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pone-0099617-g001: The total catches of river lamprey (in kg) by Fisher A (dotted) and B (solid) for seasons 1995–2008 (lamprey caught as by-catch in licenced eel fishery) and seasons 2011–2012 (lamprey caught in an authorised lamprey fishery with temporal and allowable catch restrictions) in the tidal River Ouse, Humber River Basin, NE England.

Mentions: Before fishing restrictions in 2011, catch data from 2000–2008 indicate that Ouse lamprey were fished from as early as 9th September (2006 season, Fisher A) up to 21st February (2000 season, Fisher A), and the number of traps and days fished varied between seasons. Before 2011, total catch (kg) of river lamprey caught by Fisher A varied moderately between fishing seasons (1995–2008), ranging from 834.2 kg in 2005 (equivalent to ∼8 243 lamprey) to 2 810.5 kg (∼30 998 lamprey) in 2003 (Fig. 1). Mean seasonal total catch (kg) for Fisher A for seasons 1995–2008 was 1 841.5±625.8 kg (± SD), equivalent to ∼18 197±6 184 lamprey. Before 2011, total catch (kg) of river lamprey caught by Fisher B ranged from 904.5 kg (∼8 937 lamprey) in 2005, 8.4% more than Fisher A’s total catch for 2005, to 1 764.9 kg (∼17 443 lamprey) in 2004, 25.9% less than Fisher A’s total catch for 2004 (Fig. 1). Thus, mean seasonal total catch (kg) for Fisher B for 2004 and 2005 was 1 334.7±608.4 kg (± SD), equivalent to ∼13 189±6 012 lamprey. The total catch (kg) of lamprey by both fishers varied little in 2011 and 2012 when fishing restrictions were imposed (Fig. 1).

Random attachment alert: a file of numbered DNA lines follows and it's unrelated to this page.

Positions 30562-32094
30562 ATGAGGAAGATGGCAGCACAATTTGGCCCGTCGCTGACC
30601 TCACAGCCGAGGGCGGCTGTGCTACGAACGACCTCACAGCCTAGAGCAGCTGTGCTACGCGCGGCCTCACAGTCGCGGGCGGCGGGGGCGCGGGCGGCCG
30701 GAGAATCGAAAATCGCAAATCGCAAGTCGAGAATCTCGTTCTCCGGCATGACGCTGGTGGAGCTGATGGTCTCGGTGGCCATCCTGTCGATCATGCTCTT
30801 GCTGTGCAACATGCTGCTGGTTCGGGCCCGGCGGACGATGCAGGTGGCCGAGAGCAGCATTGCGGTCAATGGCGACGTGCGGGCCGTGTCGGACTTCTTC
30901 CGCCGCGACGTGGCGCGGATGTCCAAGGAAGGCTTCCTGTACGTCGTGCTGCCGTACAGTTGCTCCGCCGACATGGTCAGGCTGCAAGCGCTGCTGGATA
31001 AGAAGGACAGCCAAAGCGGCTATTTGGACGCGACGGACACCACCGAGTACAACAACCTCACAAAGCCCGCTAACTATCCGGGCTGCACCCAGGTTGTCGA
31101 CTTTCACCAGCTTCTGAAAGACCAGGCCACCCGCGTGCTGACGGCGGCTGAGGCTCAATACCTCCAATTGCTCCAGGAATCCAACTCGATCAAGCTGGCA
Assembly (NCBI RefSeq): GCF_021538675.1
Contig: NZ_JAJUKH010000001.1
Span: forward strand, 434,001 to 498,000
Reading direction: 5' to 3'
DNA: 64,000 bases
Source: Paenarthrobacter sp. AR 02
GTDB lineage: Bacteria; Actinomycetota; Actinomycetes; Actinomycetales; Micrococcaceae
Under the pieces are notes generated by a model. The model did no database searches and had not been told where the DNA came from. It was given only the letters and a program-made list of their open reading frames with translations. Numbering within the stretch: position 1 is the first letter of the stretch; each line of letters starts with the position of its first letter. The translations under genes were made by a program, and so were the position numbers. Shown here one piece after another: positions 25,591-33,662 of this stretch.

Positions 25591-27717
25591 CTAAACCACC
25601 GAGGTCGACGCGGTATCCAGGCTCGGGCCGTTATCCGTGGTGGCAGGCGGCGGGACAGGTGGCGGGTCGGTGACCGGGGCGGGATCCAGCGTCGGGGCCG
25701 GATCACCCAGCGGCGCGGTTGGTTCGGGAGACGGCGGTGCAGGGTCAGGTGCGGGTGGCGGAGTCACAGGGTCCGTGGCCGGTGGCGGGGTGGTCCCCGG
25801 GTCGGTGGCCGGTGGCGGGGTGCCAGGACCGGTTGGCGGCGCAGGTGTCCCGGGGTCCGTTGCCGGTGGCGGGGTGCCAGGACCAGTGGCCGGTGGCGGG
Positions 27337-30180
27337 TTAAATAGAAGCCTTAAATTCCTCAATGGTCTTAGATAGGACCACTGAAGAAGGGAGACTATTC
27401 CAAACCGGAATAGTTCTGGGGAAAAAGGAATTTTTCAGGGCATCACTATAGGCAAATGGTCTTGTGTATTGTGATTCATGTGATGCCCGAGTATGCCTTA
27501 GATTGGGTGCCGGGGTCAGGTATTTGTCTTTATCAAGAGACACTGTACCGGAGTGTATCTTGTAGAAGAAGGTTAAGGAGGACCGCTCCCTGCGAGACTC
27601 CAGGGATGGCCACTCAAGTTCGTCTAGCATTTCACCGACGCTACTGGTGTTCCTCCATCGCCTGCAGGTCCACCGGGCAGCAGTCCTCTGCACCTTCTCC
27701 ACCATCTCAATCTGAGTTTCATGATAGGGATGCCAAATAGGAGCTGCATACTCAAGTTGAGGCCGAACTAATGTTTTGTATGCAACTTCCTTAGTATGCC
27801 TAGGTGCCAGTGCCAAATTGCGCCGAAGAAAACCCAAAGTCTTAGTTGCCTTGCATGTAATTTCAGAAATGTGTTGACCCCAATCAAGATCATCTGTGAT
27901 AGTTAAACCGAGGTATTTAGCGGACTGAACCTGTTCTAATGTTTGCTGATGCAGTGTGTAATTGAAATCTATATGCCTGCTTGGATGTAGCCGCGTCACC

Paradoxical exploitation of protected fishes as bait for anglers: evaluating the Lamprey bait market in Europe and developing sustainable and ethical solutions.

Foulds WL, Lucas MC - PLoS ONE (2014)

The total catches of river lamprey (in kg) by Fisher A (dotted) and B (solid) for seasons 1995–2008 (lamprey caught as by-catch in licenced eel fishery) and seasons 2011–2012 (lamprey caught in an authorised lamprey fishery with temporal and allowable catch restrictions) in the tidal River Ouse, Humber River Basin, NE England.
© Copyright Policy
Related In: Results  -  Collection

License
Show All Figures
getmorefigures.php?uid=PMC4061017&req=5

pone-0099617-g001: The total catches of river lamprey (in kg) by Fisher A (dotted) and B (solid) for seasons 1995–2008 (lamprey caught as by-catch in licenced eel fishery) and seasons 2011–2012 (lamprey caught in an authorised lamprey fishery with temporal and allowable catch restrictions) in the tidal River Ouse, Humber River Basin, NE England.